For U.S. automakers, July was the darkest month in the 102-year history of the automobile business in the United States.
For the first time, foreign manufacturers controlled the market. The import-badged cars and trucks captured 51.9 percent of the market, leaving only 48.1 percent for the domestic brands of General Motors, Ford Motor Co. and the Chrysler group. A year ago, the domestics had 52.0 percent of the July market.
In raw numbers, the score was: Imports, 679,523; Detroit 3, 629,569. The domestic brands still hold the lead for the year to date. Seven-month market shares were 51.4 percent for the Detroit 3 domestics and 48.6 percent for the import-badged brands.
Still, sales weren't great for the imports, either. Auto sales wilted for just about everybody in July. For the month, total sales fell 12.4 percent.
Withered by high fuel prices and blistered by consumers strapped for cash because of rising mortgage rates, five of the big six automakers lost ground in July. Only Nissan eked out a small gain.
Not even Toyota Motor Sales U.S.A. Inc. and American Honda Motor Co., which seem to always prosper in good times and bad, could buck the July drought. Both jacked up their incentive spending, but suffered sales declines anyway.
As usual, the news was the worst for the Detroit 3:
- General Motors: down 22.3 percent
- Ford Motor Co.: down 19.2 percent
- the Chrysler group: down 8.4 percent
Toyota was off 3.5 percent from a year ago, while Honda's sales fell 3.2 percent. But the results might have been much worse had it not been for incentives, which were way up for both automakers in July.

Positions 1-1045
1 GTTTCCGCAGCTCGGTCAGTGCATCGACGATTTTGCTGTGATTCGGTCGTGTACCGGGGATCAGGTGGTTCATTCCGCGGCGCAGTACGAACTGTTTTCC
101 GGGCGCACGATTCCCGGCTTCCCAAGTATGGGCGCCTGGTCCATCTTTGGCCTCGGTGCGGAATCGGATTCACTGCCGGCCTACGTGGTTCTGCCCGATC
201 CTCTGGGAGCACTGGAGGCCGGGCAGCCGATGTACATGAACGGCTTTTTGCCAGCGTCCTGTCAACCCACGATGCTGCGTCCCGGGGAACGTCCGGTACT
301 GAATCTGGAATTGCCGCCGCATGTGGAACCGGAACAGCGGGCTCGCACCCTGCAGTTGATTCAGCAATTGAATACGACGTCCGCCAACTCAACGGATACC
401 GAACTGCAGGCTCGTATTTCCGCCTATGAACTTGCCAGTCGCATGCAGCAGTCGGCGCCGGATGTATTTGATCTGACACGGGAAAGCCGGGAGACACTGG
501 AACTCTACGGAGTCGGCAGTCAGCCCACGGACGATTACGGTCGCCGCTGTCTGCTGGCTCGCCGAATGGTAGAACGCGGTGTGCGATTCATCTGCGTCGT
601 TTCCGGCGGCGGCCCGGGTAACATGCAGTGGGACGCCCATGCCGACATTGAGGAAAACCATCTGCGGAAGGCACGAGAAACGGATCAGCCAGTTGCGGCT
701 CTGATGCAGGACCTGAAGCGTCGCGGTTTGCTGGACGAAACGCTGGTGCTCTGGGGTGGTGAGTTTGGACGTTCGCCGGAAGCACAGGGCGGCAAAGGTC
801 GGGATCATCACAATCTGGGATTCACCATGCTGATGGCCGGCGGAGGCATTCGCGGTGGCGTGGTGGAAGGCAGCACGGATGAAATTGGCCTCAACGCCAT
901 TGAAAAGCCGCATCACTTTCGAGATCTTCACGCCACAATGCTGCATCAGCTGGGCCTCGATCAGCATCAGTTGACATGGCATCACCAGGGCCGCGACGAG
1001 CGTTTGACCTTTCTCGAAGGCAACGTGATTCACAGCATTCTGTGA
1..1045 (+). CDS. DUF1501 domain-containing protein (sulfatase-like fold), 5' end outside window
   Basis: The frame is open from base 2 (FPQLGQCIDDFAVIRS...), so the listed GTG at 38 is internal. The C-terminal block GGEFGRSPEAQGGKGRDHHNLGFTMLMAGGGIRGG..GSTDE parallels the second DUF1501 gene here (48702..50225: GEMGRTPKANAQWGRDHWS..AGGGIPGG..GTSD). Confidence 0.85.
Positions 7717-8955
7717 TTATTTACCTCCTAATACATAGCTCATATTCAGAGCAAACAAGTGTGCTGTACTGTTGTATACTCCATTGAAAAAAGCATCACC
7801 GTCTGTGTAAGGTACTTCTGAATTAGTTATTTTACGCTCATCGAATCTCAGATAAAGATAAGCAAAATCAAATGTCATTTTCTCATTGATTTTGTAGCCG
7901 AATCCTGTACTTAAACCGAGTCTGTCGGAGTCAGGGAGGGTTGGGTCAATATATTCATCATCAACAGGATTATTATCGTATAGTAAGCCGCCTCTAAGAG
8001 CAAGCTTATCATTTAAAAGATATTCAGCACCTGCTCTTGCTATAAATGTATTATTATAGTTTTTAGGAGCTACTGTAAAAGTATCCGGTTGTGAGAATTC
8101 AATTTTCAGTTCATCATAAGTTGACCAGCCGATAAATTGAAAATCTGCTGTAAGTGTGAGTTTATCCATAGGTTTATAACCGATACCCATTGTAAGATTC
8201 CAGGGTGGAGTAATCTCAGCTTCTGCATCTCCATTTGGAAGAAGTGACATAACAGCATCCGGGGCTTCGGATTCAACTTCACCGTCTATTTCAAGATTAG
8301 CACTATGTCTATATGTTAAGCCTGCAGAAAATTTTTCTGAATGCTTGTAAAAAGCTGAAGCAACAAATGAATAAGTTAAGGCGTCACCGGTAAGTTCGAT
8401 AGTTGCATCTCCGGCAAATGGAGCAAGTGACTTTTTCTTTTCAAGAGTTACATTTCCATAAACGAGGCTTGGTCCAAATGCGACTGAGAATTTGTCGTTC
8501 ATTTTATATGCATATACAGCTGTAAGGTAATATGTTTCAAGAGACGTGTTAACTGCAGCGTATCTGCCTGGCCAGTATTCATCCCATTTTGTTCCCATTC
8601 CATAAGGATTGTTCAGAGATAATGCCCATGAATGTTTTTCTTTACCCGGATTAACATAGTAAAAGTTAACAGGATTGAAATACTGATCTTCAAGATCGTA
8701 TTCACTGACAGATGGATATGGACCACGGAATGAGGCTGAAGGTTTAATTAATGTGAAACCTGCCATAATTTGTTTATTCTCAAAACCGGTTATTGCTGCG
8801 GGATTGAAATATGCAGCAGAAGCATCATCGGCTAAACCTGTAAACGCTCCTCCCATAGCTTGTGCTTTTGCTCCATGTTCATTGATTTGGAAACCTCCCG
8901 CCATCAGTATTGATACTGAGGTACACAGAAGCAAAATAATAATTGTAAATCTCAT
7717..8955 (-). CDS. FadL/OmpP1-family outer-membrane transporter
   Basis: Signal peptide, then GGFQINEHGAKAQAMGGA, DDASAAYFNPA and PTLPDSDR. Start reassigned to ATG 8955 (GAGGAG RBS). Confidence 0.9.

"We are seeing combined incentive spending for Japanese automakers reach record highs," said Jesse Toprak, executive director for industry analysis for Edmunds.com, an industry research firm.
In July, Toyota's average incentive spending per vehicle totaled $1,492, up nearly 50 percent from July 2006. Honda, which typically shies away from cash payouts, spent an average of $1,146 per vehicle on incentives, up nearly 30 percent from a year ago. Nissan's July incentives of $2,290 per vehicle topped the Asian automakers but were down about 12 percent from a year ago.
Still, the Detroit 3 led the league in givebacks in July by a wide margin. The Chrysler group averaged $4,082 per vehicle, up from $2,623 a year ago. Ford's average of $2,984, was down sharply from $3,888 in July 2006 and was best among the Detroit 3. GM, with an average of $3,130, was down nearly 20 percent over a year ago.
Ford sales analyst George Pipas said declines in both daily rental fleet and retail sales contributed to the big drop.
"Obviously, the magnitude of the decline in July is fairly substantial," Pipas said.
He said softer industry sales are a concern, but Ford will stick with its plans rather than unilaterally lowering prices to spike consumer interest.
"Sometimes you just take your medicine and get on with it," Pipas said.
August doesn't look sunny
GM had almost no bright spots, and no indication that August will be any better than July. With the exception of the Saturn Aura, Pontiac Solstice and Cadillac DTS, sales of all of GM's car lines were down. For GM's bread-and-butter pickups, the Chevrolet Silverado fell 26.5 percent, and the GMC Sierra was off 28 percent.
Only GM's new trio of mid-sized crossovers, the Saturn Outlook, GMC Acadia and Buick Enclave, had any traction in July. Combined, the three stylish crossovers sold 12,080. The sales are encouraging for GM because the crossovers are moving off showroom floors despite low incentives, and production is just now ramping up.
Paul Ballew, GM's executive director of market and industry analysis, said, "We didn't have a terrific retail month for sure, but it's better than June."